RRR and Naatu Naatu win big at Critics' Choice Awards
Days after its historic Golden Globe win, the Telugu movie RRR has won two more awards at a prominent awards show.
The film won best foreign language film and Naatu Naatu won best song at the 28th edition of the Critics' Choice Awards in Los Angeles.
RRR competed against films such as Argentina 1985, which won a Golden Globe for best Best Non-English Language Film.
Director SS Rajamouli thanked "the women in my life" in his speech.
In his acceptance speech, he thanked his mother "who thought school education was overrated and she encouraged me to read comics and storybooks".
The Critics' Choice Movie Awards are presented annually by the American-Canadian Critics Choice Association to honour the finest in cinematic achievement.
The award's official Twitter handle tweeted the news of the film's win on Monday, congratulating the movie's cast and crew, while RRR's Twitter handle posted about winning best song.
RRR's Indian fans commented on the posts praising the film and calling it a "proud moment for the country".
RRR, which stands for Rise, Roar, Revolt, is a historical fantasy that tells the story of two revolutionaries who fight against British rule in India - superstars Ram Charan and Jr NTR play the lead roles.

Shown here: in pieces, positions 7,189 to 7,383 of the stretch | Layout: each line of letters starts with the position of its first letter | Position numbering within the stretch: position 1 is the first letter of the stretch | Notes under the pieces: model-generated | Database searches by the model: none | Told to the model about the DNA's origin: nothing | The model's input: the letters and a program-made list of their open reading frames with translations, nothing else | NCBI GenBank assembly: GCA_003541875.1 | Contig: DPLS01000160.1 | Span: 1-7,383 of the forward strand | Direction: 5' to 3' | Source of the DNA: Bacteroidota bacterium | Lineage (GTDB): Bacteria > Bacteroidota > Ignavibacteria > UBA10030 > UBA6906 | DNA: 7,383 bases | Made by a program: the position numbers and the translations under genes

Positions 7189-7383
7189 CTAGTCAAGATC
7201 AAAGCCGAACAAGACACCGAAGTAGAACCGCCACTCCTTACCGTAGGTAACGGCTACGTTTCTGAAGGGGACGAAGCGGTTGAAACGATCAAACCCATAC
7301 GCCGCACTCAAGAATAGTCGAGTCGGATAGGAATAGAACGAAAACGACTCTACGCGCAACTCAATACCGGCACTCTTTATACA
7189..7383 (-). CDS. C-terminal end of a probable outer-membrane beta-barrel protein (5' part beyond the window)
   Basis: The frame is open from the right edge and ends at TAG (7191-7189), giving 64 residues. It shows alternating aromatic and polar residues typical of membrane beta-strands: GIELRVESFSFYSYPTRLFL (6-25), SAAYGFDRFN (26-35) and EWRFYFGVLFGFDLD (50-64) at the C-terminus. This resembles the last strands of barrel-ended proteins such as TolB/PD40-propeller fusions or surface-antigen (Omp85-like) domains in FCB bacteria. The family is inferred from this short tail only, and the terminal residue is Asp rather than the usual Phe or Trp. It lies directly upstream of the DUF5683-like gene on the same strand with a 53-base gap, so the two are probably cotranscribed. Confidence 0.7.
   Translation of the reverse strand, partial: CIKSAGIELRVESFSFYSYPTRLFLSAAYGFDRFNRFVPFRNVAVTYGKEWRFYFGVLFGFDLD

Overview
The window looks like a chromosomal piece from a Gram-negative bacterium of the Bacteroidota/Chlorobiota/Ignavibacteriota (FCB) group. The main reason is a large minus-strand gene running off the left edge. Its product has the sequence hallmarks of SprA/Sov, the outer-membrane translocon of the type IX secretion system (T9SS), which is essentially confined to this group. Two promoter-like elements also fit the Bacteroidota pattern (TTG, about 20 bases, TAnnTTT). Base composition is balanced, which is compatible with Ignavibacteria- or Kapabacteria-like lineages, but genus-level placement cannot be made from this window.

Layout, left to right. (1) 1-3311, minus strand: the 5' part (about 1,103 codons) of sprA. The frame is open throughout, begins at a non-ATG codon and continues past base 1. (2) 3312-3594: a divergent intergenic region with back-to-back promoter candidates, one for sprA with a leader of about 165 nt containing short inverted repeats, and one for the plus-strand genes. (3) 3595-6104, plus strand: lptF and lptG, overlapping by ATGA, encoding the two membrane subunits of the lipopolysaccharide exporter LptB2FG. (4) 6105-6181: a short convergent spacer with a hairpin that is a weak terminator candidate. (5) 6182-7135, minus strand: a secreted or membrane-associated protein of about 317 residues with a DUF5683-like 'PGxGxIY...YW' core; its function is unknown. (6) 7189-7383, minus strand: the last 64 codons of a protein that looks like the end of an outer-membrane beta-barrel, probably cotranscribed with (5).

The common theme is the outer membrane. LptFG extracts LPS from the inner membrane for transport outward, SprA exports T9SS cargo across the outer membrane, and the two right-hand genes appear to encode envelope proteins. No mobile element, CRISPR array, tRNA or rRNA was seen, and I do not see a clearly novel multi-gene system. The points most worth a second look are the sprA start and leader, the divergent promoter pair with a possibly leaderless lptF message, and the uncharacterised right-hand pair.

It is one of India's most expensive films and the action epic has been a huge box-office success in India and abroad. It has even been praised by Hollywood celebrities, who have called the film "such a party".
In a series of tweets on Monday, MM Keeravani, composer of Naatu Naatu, shared photos with James Cameron at the awards ceremony and said the Oscar-winning director had watched the film twice and complimented him for his music.
Last week, the film's catchy musical number, Naatu Naatu, won a Golden Globe for best original song - a first for India.
The hit song, filmed in front of Ukraine president Volodymyr Zelensky's official residence in 2021, has had thousands grooving to its beat.
Praise poured in for the film and the crew after the song's historic win, with Oscar-winning composer AR Rahman calling it a "paradigm shift".